Court Rules Air Force Cannot Penalize Personnel Who Wear Beards for Religious Purposes
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Court Rules Air Force Cannot Penalize Personnel Who Wear Beards for Religious Purposes

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A.U.S. District Court has ruled that the U.S. Air Force has no right to penalize personnel who wear beards for religious reasons. Judge Aubrey E. Robinson, Jr. handed down this decision last Thursday in directing the Air Force to reinstate Lt. Col. Mitchell D. Geller, an Orthodox rabbi, to his former status as an active reserve chaplain and give him all promotions due him since 1972 and back pay since 1973.

Geller, who lives in Norwich, Conn., said when he joined the Air Force in 1950, he did not feel a religious obligation to wear a beard. But when his father died in 1966, he felt he then did have a personal obligation to do so. For six years he was not challenged. But then the commander of Westover Air Force Base in Massachusetts ordered Geller to shave off his beard, he refused and subsequently was reassigned to inactive reserve status.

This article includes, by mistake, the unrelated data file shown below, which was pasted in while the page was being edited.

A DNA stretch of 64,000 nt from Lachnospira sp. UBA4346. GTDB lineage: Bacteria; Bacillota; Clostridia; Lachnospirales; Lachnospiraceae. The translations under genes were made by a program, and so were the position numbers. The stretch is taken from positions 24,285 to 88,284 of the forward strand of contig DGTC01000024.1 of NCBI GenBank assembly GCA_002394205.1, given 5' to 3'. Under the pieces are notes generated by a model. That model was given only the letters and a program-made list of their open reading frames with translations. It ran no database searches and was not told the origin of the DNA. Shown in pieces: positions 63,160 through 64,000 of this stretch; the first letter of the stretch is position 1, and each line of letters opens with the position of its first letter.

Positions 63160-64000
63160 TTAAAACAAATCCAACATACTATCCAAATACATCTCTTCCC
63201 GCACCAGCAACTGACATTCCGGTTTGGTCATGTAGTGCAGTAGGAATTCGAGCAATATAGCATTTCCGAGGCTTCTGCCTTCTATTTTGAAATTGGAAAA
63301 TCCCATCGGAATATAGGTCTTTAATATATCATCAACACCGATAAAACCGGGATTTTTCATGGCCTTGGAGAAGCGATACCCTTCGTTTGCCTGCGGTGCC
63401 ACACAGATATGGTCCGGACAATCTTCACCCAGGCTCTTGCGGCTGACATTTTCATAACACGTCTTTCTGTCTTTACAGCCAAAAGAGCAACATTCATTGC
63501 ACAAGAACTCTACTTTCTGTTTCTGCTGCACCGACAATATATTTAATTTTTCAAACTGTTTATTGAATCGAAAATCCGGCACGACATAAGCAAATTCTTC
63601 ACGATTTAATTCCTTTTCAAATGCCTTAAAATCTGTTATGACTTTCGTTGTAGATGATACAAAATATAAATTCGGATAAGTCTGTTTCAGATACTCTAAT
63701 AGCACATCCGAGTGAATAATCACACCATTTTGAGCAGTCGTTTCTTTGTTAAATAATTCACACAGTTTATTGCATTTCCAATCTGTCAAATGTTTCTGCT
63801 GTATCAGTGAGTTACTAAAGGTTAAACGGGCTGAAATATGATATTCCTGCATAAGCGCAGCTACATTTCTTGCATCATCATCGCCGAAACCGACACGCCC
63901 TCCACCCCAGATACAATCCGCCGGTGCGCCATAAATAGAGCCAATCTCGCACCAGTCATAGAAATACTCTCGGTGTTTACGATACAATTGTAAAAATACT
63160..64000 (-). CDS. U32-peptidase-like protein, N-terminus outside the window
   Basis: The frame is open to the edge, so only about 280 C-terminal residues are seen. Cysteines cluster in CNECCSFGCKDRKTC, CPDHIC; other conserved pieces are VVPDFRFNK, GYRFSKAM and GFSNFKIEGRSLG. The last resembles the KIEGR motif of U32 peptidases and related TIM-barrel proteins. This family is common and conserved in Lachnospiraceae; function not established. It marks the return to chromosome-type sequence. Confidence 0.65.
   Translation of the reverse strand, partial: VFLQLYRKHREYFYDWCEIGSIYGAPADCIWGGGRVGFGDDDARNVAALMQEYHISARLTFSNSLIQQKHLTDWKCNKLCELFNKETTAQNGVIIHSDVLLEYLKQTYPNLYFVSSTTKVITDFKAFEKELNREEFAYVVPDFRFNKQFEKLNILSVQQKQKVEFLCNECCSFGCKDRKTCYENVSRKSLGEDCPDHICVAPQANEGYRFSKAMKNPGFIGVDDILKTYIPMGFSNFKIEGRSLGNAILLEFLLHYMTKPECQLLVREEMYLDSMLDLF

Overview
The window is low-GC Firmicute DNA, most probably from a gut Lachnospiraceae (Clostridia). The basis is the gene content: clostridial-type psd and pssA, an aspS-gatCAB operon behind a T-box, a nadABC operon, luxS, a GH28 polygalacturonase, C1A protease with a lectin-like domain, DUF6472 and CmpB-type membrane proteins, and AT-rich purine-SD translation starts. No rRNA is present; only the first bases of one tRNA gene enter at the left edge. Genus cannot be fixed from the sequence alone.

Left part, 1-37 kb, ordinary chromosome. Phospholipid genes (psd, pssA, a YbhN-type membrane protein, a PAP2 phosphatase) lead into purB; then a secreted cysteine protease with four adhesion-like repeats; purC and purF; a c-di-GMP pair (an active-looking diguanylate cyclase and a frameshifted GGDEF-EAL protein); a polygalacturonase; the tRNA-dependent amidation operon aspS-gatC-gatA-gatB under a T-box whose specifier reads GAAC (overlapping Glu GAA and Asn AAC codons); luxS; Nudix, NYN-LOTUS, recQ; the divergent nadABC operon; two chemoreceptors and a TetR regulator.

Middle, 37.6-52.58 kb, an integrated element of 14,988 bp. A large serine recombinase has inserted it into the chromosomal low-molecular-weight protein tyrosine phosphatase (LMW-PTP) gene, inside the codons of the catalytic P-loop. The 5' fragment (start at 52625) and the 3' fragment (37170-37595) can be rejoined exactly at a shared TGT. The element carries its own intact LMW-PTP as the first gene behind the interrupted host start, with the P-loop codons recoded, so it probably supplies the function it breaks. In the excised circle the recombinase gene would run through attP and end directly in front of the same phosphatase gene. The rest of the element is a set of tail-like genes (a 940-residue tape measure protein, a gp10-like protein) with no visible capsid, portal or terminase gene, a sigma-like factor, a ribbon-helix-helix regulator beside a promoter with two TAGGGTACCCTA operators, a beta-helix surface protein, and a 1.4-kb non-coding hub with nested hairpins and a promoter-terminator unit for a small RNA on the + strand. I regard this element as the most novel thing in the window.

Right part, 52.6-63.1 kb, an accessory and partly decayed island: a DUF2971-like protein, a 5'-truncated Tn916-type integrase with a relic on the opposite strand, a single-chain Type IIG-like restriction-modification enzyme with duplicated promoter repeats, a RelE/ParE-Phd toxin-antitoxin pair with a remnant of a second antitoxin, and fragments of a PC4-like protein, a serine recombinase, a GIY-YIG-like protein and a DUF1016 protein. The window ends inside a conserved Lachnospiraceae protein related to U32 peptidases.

Geller sued the Secretary of Defense and the Secretary of the Air Force charging his First Amendment right to freedom of religion was being violated. His lawyer, Nathan Lewin, called it ironic that the Air Force appointed Geller for religious purposes as a chaplain but was trying to “prevent that religious leader’s exercise of his religious obligation.”

The Air Force contended Geller “must accept the fact that as a military officer he must adhere to the Air Force appearance and dress standards” and that it was requiring no more or less of him than is required of other members of the Air Force. In upholding Geller’s claim, Robinson ruled that the court is persuaded by the record that “the wearing of beards, although not required, is a well-established religious tradition among members of the Jewish faith, and that Geller “wore his beard in furtherance of that religious practice.”

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